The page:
In the West, a “normal” restaurant meal consists of a starter followed by the main course and dessert, with each individual ordering only for him or herself. In Thailand, there is no such thing as a starter; neither is there any dish that belongs only to one person. As a general rule, Thai diners order the same number of dishes as people present; however, all dishes are shared and enjoyed together. For this reason, it is better to have many guests at the table rather than just one or two. In fact, many Thais believe that eating alone is bad luck.
After the meal is over, there is no such thing as dispensing with leftovers. Throwing food away enrages the Thai “god of rice”, a female deity who watches over the people, ensuring everyone has enough to eat. Bad luck or even widespread famine may then ensue.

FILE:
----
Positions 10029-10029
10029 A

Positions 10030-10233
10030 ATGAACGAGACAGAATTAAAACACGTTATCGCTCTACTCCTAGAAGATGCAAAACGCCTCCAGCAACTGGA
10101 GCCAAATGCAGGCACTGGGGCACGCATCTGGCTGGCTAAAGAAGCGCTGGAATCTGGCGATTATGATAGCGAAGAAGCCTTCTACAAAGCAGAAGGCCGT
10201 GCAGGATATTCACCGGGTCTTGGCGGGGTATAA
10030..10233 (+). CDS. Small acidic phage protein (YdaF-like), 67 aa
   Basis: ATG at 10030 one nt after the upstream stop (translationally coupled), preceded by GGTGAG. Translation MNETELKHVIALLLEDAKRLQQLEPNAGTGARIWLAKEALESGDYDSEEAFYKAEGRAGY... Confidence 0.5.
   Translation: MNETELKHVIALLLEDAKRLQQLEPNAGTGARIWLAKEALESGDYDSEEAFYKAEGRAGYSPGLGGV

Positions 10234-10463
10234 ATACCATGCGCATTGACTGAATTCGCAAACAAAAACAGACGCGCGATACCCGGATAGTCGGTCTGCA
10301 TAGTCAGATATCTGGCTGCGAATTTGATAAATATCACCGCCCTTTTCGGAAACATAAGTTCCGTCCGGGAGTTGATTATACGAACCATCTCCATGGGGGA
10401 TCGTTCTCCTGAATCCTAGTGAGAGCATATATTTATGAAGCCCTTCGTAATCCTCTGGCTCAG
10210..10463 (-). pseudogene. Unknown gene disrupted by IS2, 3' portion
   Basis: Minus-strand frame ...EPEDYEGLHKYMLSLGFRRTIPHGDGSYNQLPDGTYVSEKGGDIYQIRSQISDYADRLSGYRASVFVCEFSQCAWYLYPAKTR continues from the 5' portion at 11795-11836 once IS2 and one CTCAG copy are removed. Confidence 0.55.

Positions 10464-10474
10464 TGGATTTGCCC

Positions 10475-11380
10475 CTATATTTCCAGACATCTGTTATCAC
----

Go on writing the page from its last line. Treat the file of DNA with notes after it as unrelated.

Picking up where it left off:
A typical Thai meal includes four main seasonings: salty, sweet, sour, and spicy. Indeed, most Thai dishes are not considered satisfying unless they combine all four tastes. When eating out, a group of Thai diners would order a variety of meat and/or fish dishes, plus vegetables, a noodle dish, and possibly soup. Dessert may consist simply of fresh fruit, such as pineapple, or something more exotic, such as colorful rice cakes, depending on the region.
How do you like to eat Thai food?